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The sitar, also known as the Indian lute, is a musical stringed instrument that is very popular in the Indian sub-continent.
A sitar's musical notes are soft and melodious and greatly suited for Indian classical music.
Sitar music used to resonate in Indian homes alone. Today, thanks to the efforts of well-known Indian sitarist Pandit Ravi Shankar, these instruments are being played in the US and Europe too.
The sitar has a very unique shape with a head that is made of a gourd shell and a long neck made of teak. It's head works as the resonator, and produces musical notes of great sweetness. Some have two heads. The second head being made of a small gourd shell.
Like most Indian instruments, sitars too have three different kinds of strings; playing strings, drone strings and sympathetic strings. In most, there are seventeen strings.
The number of playing strings in sitars varies from two to four while the drone strings that are used to provide base music number four in most sitars. The rest are sympathetic strings, and are never strummed. They run under the sitar's frets and vibrate with the playing strings.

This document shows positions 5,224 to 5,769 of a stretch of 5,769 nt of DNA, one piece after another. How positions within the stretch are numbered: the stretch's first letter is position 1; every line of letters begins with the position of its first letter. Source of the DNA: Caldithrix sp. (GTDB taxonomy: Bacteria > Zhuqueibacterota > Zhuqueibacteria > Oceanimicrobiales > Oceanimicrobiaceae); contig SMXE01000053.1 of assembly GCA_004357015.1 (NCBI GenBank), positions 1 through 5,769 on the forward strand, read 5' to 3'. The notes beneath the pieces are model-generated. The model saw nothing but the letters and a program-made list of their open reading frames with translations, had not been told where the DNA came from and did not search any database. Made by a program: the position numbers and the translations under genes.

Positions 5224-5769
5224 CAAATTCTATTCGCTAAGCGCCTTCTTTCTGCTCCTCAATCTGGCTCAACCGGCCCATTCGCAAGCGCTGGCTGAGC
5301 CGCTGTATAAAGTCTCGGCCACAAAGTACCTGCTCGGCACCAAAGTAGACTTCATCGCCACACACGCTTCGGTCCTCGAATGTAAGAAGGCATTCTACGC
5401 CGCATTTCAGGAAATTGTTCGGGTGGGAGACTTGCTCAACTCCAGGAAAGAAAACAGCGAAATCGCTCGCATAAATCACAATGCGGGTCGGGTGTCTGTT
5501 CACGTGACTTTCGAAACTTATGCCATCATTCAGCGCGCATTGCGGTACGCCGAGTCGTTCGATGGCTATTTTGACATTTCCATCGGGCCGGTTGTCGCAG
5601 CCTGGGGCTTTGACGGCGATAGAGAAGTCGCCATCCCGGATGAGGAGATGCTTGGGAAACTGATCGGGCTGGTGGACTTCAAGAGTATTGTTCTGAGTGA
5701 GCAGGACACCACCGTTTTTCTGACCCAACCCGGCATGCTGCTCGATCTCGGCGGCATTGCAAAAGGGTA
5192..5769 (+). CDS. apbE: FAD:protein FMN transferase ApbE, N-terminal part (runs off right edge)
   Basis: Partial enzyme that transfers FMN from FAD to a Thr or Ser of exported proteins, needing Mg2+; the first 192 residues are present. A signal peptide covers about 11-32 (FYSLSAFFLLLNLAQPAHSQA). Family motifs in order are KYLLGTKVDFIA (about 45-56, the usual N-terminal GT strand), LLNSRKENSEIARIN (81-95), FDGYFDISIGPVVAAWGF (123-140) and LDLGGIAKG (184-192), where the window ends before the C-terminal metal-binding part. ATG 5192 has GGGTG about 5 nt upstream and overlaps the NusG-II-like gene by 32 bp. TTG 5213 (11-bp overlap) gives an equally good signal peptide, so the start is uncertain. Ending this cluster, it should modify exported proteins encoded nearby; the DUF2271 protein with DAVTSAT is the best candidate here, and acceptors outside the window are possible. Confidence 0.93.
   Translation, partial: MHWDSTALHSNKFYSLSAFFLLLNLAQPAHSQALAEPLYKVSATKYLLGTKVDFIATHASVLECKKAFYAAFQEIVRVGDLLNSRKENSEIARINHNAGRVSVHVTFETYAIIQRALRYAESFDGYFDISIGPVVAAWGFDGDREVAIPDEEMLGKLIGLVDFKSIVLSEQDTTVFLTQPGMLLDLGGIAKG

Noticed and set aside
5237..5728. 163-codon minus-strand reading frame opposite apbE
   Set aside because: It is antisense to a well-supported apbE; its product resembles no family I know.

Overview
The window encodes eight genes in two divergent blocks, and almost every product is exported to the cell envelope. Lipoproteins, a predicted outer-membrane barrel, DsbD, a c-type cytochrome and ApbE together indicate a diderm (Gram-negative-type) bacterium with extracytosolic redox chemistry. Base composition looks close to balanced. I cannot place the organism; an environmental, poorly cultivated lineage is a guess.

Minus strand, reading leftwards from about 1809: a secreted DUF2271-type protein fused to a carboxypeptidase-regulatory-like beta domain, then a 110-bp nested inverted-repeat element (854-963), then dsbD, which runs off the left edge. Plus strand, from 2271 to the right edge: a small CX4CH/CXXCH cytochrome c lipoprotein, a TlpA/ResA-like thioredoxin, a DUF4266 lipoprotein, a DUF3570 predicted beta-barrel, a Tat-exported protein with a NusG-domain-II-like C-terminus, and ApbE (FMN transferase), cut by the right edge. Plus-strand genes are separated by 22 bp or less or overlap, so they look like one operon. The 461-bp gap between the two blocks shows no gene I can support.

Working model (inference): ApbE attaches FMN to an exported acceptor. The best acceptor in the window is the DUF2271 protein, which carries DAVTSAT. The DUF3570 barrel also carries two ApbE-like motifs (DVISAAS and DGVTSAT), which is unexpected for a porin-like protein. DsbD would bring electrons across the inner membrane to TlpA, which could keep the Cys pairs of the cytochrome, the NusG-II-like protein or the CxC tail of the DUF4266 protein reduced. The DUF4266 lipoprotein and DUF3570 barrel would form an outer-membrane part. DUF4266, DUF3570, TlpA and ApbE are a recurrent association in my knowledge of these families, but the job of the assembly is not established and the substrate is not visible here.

Sitars are not assembled in factories. Instead they are handmade by craftsmen living in small Indian towns. There is therefore no standardisation, with each instrument carrying the distinct stamp of the family that has been making them for generations.
Sitars are also very delicate instruments and need great care in transporting because of the danger of gourd heads cracking under pressure or breaking away from the neck. There is yet to be a heavy-metal sitarist!